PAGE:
My research reveals that the distribution of housing size followed the U-shaped pattern of top income inequality over a century. As Figure 3 shows, the income share of the top 10 per cent of the US population fell dramatically from around 1940, but then started rising again in the mid-1970s and returned to its pre-war peak in the 2000s. Similarly, the ratio between the size of the top 10 per cent of housing size and the 50 per cent below the median fell from the late 1930s and went back up again from around 1980.

Figure 3. The U-shaped patterns of top income inequality and the distribution of US housing size since the 1920s

I examine if there is evidence that homeowners experiencing a relative downscaling of their house following the construction of bigger units around them value their house less in comparison with similar households who experienced no such change. The data I analyse combine 18 waves of the American Housing Survey from 1984 to 2009 with an original sample of more than three million suburban houses built between 1920 and 2009. My empirical strategy exploits differences in house construction histories across different cohorts of movers, over time and across suburbs.

Suppose two similar households who lived in the same suburb are both surveyed in 1995. The suburb’s variation in top housing size saw a sharp increase between 1980 and 1990 but no rise after that. The only difference between household A and household B is that A moved in 1980 while B moved in 1990. According to my hypothesis based on Easterlin, unless they perfectly internalised future variations in housing size when buying a house, household A, which experienced a rise in top housing size, should be less satisfied than household B, which experienced no change at all.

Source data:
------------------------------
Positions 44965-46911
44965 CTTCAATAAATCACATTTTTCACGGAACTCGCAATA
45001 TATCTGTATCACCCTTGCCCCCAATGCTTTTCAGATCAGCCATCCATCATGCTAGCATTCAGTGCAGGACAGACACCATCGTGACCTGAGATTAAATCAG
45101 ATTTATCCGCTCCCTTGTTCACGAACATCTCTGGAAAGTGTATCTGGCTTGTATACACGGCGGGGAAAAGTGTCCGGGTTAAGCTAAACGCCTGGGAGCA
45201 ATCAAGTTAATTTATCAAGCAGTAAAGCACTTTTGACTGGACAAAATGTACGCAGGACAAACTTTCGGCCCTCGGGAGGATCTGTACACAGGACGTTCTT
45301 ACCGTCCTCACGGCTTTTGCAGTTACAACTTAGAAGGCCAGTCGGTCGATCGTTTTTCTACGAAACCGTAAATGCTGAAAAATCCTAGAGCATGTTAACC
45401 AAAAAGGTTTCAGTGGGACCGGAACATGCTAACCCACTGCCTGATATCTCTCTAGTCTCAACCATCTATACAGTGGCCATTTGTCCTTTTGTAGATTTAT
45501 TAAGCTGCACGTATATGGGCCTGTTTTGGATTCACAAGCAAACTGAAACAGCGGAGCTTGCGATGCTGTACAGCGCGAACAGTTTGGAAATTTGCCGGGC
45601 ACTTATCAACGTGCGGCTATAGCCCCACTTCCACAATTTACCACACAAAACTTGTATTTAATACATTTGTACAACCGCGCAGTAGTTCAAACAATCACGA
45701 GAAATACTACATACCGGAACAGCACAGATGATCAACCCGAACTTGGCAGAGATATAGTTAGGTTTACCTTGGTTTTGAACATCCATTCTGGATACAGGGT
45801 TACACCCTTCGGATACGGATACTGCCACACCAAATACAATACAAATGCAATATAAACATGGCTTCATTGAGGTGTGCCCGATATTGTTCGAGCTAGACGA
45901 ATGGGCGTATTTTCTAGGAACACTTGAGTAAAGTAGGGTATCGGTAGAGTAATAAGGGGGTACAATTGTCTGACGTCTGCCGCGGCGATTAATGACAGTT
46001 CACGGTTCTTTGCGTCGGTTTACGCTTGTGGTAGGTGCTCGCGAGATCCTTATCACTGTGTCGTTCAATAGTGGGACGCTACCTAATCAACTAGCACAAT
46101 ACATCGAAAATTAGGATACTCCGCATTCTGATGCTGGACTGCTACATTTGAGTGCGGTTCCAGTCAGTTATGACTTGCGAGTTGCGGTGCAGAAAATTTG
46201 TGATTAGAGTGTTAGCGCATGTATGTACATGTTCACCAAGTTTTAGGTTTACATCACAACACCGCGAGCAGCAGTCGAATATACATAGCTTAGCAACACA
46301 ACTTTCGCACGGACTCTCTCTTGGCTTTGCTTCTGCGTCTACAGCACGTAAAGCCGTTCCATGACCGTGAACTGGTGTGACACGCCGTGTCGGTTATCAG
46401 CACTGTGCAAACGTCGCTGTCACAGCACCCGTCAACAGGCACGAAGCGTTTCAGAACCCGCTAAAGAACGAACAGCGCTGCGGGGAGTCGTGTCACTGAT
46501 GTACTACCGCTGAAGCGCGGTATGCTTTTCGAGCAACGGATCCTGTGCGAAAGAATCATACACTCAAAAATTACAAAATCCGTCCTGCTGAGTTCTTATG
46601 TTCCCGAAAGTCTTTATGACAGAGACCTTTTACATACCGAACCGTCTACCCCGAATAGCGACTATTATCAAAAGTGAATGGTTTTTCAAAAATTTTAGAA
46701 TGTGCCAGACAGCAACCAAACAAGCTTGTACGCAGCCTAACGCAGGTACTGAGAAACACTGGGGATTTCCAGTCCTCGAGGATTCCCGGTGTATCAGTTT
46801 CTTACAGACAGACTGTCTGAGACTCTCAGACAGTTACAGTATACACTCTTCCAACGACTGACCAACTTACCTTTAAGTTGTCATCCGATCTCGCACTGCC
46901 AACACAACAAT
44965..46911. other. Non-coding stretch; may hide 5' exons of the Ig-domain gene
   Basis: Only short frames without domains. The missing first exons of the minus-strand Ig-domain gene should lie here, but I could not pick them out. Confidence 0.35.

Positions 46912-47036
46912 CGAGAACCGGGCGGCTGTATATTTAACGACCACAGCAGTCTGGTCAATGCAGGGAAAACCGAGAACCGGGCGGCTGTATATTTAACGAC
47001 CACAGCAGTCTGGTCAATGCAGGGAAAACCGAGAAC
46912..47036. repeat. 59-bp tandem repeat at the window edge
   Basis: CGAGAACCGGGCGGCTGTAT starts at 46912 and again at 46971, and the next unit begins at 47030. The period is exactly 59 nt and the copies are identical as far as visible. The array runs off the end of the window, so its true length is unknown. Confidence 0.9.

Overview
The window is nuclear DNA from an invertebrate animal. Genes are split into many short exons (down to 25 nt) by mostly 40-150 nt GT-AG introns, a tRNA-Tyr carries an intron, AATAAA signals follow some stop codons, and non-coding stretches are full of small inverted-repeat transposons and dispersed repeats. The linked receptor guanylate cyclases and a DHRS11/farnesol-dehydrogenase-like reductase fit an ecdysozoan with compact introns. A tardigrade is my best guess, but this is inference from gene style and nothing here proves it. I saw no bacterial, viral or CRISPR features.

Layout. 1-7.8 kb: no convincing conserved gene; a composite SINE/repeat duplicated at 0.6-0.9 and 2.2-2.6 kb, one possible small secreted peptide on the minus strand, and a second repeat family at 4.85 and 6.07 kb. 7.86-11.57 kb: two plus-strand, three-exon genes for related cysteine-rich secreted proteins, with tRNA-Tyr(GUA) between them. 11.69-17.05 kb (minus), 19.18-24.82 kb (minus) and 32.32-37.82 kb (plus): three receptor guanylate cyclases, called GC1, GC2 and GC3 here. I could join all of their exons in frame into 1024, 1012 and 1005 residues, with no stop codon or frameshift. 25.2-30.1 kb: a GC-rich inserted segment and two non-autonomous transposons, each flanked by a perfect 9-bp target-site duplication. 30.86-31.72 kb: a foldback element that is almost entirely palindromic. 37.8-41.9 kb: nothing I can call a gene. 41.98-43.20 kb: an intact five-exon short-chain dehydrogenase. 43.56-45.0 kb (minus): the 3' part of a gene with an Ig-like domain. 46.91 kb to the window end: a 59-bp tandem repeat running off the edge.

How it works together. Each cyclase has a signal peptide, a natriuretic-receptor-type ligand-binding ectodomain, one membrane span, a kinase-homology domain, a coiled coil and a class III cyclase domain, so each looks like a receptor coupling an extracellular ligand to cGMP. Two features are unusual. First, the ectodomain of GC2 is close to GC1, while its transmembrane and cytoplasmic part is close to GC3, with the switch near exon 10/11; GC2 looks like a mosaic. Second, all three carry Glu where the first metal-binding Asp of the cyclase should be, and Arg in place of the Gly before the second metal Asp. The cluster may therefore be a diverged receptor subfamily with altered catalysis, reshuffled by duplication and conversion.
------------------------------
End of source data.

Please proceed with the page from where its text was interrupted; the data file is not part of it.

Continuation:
Figure 4 illustrates the intuition of the research. It compares cross-sectional experienced variation in housing size inequality between old and recent movers, using the same inequality measure as in Figure 3. I find that suburban owners who experienced a relative downscaling of their home record lower satisfaction and house values.

Figure 4. Variation in US housing size inequality between old and recent movers

The richness of my dataset allows me to exploit changes along various segments of the size distribution within suburbs and over time to test which part of the distribution matters. I find that comparison effects are upward-looking, with people in smaller houses looking enviously at neighbours with bigger ones. Being surrounded by houses smaller than the household’s own house does not significantly affect house satisfaction. The utility gains from an increase in own housing size are offset by a similar increase in size of superstar houses, in line with trickle-down theories of consumption.